Sunday marked the return of Occupy Wall Street to New York City as preparations got underway to celebrate its second birthday on September 17.
There were free teach-ins at Washington Square Park in many subjects, including the Trans Pacific Partnership, Green Living Principles, Economic and Banking issues, Immigration, Climate Change, and Money In Politics. Several hundred people joined the classes which ran throughout the day. People were there to learn and enjoy themselves.
Later there was a walking tour of the financial district around Wall Street. The tour began next to the Wall Street Bull in Bowling Green where people reminisced about their experiences in Zuccotti Park in 2011.
Many spoke about how the movement changed and inspired them to dedicate their lives to activism and change in their communities.
There was nostalgia in Zuccotti Park as people told stories and reminisced with old friends about personal experiences and why they believe the issues underlying the social movement are still relevant.
There was one big difference, however: things were a lot less tense compared to last year at S17. At least, the people were relaxed, although police persisted in closely monitoring the walking tour its entire length. Somehow they seemed to expect law-breaking. Some things haven’t changed much.
The week promises to be more eventful as more rallies in labor, money in politics and tax on Wall Street are scheduled for the anniversary of OWS, September 17.
A rare video of McPherson Occupiers raising the Tent of Dreams and placing it over the park’s central statue
On Monday, January 30, 2012, Occupy DC erected a giant blue tent in the middle of McPherson Square and draped it over the statue of General McPherson. It was a final act of defiance against the National Park Service and Rep. Darrell Issa, who was using his position as Chairman of the House Oversight Committee to crush Occupy in the nation’s capital.
Visually captivating and rich in symbolism, the “Tent of Dreams” made national news that day:
As if determined to vindicate the occupation movement’s every argument about the power of the 1 percent, Rep. Darrell Issa, the richest man in Congress, had taken the greatest offense at their use of public space in the heart of the city to broadcast their egalitarian message. Last week, the California Republican called a hearing to browbeat the flak-catchers of the federal bureaucracy to enforce a ban on camping in public places. And on Friday he got his way. The Park Police posted a yellow notice that come Monday at noon the demonstrators would all be subject to arrest for sleeping in the park.
In response, an ad hoc committee of about 15 occupiers got together last Friday night to talk about what they wanted to do. ”We wanted a confrontation on our terms,” said Ricky Lehner, a 23-year-old man from Florida who has made the camp his home since October.
“We know the Park Police are very protective of the statue,” said Travis McArthur, a researcher at a well-known liberal nonprofit, referring to the mounted figure of Maj. Gen. James McPherson, a Union hero in the Civil War, that stands in the center of the square. ”Since I came here, I’ve come to think of him as our patron saint, our protector.”
If the authorities were going to take away their tents, they decided, they would have to do so on a grand scale. So when the Park Police deadline arrived at noon on Monday, they struck. As the square was thronged with cameramen and spectators looking for confrontation, a couple of young men mounted the statue and the rest hauled out a huge blue nylon dropcloth, which they hoisted up and over McPherson’s shoulders. They secured the flaps to the little iron fence around the statue so everyone could see the yellow and white stars (and a Star of David). They dubbed it, “The Tent of Dreams.”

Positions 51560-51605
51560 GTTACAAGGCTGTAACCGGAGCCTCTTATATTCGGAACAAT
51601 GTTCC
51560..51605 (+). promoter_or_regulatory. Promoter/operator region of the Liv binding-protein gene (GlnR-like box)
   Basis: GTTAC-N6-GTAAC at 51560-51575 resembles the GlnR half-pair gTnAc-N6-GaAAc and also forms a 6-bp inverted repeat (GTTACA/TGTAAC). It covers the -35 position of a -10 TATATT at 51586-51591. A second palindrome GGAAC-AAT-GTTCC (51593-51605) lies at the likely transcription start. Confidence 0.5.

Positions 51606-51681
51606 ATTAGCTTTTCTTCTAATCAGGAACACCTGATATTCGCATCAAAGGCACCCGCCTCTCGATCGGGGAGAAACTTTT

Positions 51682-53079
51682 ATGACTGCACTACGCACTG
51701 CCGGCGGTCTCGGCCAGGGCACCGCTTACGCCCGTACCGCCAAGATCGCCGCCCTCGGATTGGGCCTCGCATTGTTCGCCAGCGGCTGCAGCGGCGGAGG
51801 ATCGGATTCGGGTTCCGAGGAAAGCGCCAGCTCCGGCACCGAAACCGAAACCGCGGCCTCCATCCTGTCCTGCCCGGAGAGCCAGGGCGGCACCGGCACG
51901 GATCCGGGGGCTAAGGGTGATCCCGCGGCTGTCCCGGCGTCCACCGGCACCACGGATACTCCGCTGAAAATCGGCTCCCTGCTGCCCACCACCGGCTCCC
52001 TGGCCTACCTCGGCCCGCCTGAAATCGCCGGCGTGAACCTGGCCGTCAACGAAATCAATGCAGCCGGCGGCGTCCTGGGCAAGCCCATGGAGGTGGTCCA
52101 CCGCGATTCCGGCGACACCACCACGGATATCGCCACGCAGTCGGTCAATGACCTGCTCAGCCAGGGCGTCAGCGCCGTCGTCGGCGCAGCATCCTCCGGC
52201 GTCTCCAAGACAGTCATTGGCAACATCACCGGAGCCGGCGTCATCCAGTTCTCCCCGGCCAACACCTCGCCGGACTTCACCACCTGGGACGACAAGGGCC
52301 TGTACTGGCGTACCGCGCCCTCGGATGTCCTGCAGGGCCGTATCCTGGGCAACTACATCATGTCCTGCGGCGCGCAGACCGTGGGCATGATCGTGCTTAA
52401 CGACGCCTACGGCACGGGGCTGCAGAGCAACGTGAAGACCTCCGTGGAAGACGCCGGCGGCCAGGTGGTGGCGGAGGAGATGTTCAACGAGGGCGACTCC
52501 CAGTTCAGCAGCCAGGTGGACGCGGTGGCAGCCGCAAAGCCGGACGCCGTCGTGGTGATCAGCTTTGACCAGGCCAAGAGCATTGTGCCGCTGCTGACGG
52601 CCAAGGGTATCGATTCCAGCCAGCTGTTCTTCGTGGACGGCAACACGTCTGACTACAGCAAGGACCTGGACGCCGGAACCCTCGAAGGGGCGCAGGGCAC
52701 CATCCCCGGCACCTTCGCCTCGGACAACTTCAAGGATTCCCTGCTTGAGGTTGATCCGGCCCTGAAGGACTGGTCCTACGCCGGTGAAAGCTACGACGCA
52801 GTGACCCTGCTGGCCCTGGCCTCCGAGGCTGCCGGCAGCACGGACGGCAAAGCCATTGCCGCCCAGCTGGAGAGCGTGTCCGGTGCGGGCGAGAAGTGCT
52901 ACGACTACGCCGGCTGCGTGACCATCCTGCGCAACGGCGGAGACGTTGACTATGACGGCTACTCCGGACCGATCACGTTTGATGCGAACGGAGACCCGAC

“The idea was let us sleep so we can dream of better world,” said McArthur, and all around the tent sprouted witty indignant signs: “I dream of First Amendment Rights” and ”I dream of taxation on the 1%” and “No sleep, no justice,” and “We the non-corporate people.”
Occupy Wall Street held a 300+ person public action meeting at One Police Park Square, the NYPD headquarters, while several dozen officers watched. The stern-faced officers were privy to the details of the plan for S17 before it even kicked off.
It was one of Occupy Wall Street’s most elaborately planned non-violent direct actions to date. The Shut Down Wall Street plan called for splitting protestors between four major zones in downtown Manhattan and effectively disrupting the financial district.
Groups of protestors met early in the morning in predetermined places to disperse into the four zones, designated Eco, Education, Debt and the 99%. Each zone represented the major objectives Occupy has organized to change: the behaviors of Banks, Lobbies, Corporations, the NY Stock Exchange and Wall Street.
There is strength and critical mass in one giant group, yet OWS tried a different strategy: four groups scattered and roving in random directions in an effort to create more confusion and chaos. Separating into four groups was a bold tactical risk because it diluted the strength of the protest. The splitting tactic demonstrated the growing confidence organizers have gained since the Occupy movement began a year ago.
Authorities attempted to keep the NY Stock Exchange, Wall Street, and banks open, but the roving protest groups challenged their resources. Hundreds of NYPD officers were pulled between sites and constantly needed to be on the move to keep up. Unpredictable roving protests challenged logistics and communications, both for protestors and police. Authorities were deployed in advance to block access to key sites, because it was not certain when a group would show up. Barricades, foot patrol, mounted police, motorcycle police and vehicles clogged major arteries and snarled traffic. When blocked from proceeding, protestors countered by circling intersections.
Photographs and video footage show Wall Street, the NY Stock Exchange, Pine and Exchange Streets and other streets closed off, as well as barricaded and restricted access to corporations and banks (except for ID carrying employees). It shows that business was anything but business as usual on S17. Protestors may have been blocked from the targets they most wanted to reach, such as the Stock Exchange. But police themselves essentially completed the task protestors had set out to do–impede the normal flow to the point of shutdown.